The minister said the first forum focused on ‘working time and period of work hours’ while ‘the policies and structures of wages in the private sector’ figured in the second forum.
Given the fatal results of flash floods in various Saudi Arabian cities over the past few years, it’s not strange that the municipalities involved would seek ways to ameliorate the situations. Vastly cheaper than digging up the cities to retroactively install major drainage projects are attempts to prevent rain. Unfortunately — or so allege Amnesty International and the Arab Organization for Human Rights — the Jeddah mayor’s office chose to use a chemical to stop cloud formation that seems to be classified as a WMD. Oops.
Oddly enough, the chemical allegedly used — “alkimitre” in the article; “alkimitril” in other sources — is pretty mysterious stuff. In fact, it’s one of the favorite chemicals condemned by the “Chem Trails” conspiracy theorists. Perhaps the “oops” belongs at the feet of Amnesty International?
City sued for ‘using toxic gas’ to prevent rain in Jeddah
Saudi Gazette report
JEDDAH — Two international organizations are suing Jeddah Municipality for allegedly using poisonous gases to dissipate clouds, Al-Hayat newspaper reported.
The representative of Amnesty International and the Arab Organization for Human Rights (AOHR), Dr. Talat Attar, said a lawsuit was filed with the Board of Grievances in July this year.
Attar said the lawsuit accuses the municipality of using Alkimtre gas for dissipating clouds to prevent rain.
This gas, he added, causes many environmental and health hazards. In a press statement, Attar pointed out that the legal authorities will review the case within the coming days.
“Alkimtre gas is a mass destruction weapon and its usage is in clear violation of all human rights,” he said.
Writing at Harvard University’s “Iran Matters” website, Saudi analyst and government advisor Nawaf Obaid offers his take on the recent deal reached between Iran and the “5+1 group. In sum, while the Kingdom is always interested in international agreements that tend toward peaceful resolution of issues, it is wary about Iran’s expansionist foreign policy and the likelihood of its acquiring nuclear weapons.
The Iran deal: a view from Saudi Arabia
The fundamentals of Saudi foreign policy stem from its role as the cradle of Islam, the world’s central banker of energy and the Middle East’s economic and financial engine. As the birthplace of the Prophet Mohammed (PBUH) and the location of the religion’s two holiest sites, the Saudi Kingdom is in a unique standing vis-a-vis the more than 1.5 billion Muslims worldwide. This situation makes it incumbent on the Kingdom to remain extremely conservative at its core and outlook. This reality is enhanced by the Kingdom’s role as the world’s largest crude exporter. This has made Saudi Arabia the largest economy by far in the Middle East-North Africa region and the world’s third largest holder of foreign exchange reserves and is giving it the firepower to expend formidable financial and economic resources in assisting other nations in dire straits to maintain stability. The Kingdom’s enhanced role has generated an ever expanding foreign policy assertiveness that is being transformed from a primarily reactive based doctrine to a proactive one. The implications are that the Saudis will amalgamate political and financial incentives with an ever-growing military capability to sustain a forceful diplomacy to pursue vital national security imperatives.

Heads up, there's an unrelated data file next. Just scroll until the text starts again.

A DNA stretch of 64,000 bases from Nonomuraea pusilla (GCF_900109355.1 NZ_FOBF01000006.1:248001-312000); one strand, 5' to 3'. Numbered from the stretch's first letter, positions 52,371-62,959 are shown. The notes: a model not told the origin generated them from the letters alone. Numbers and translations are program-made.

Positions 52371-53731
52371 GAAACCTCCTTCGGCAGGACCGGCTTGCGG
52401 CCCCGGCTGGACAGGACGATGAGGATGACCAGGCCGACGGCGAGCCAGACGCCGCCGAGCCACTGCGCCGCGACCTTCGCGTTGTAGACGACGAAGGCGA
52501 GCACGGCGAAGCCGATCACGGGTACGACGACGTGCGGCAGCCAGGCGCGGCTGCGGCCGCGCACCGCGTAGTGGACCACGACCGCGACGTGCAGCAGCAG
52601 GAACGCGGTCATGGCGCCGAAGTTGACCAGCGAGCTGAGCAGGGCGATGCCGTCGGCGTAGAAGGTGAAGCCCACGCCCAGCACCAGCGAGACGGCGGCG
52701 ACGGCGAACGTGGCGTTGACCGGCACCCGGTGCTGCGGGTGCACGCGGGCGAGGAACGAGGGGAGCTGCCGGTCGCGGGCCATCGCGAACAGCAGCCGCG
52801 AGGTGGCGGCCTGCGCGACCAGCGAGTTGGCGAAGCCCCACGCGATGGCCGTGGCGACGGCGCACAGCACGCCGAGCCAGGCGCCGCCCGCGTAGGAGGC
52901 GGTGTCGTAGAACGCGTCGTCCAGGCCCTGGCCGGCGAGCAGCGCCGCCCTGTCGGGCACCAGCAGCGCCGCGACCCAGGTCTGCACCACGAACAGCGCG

Saudi Arabia’s efforts to reform its legal system continue. Saudi Gazette reports that three new measures have been signed into law by King Abdullah. These will help courts to work more efficiently and fairly. Defendants are assured both the right to an attorney and to be informed of the charges against them. Specialized courts will deal with particular areas of the law such as traffic, labor, and commercial law.
New laws to make judicial procedures more effective, open
Saeed Al-Bahes | Okaz/Saudi Gazette
DAMMAM – Approval of the three landmark laws by Custodian of the Two Holy Mosques King Abdullah was widely welcomed by all those concerned with the Kingdom’s judicial sector.
They said that the new systems would expedite judicial procedures and make them more effective and transparent.
King Abdullah approved on Friday drafts of the Shariah defense law, the criminal procedure law and the procedures of the Board of Grievances, approved recently by the Council of Ministers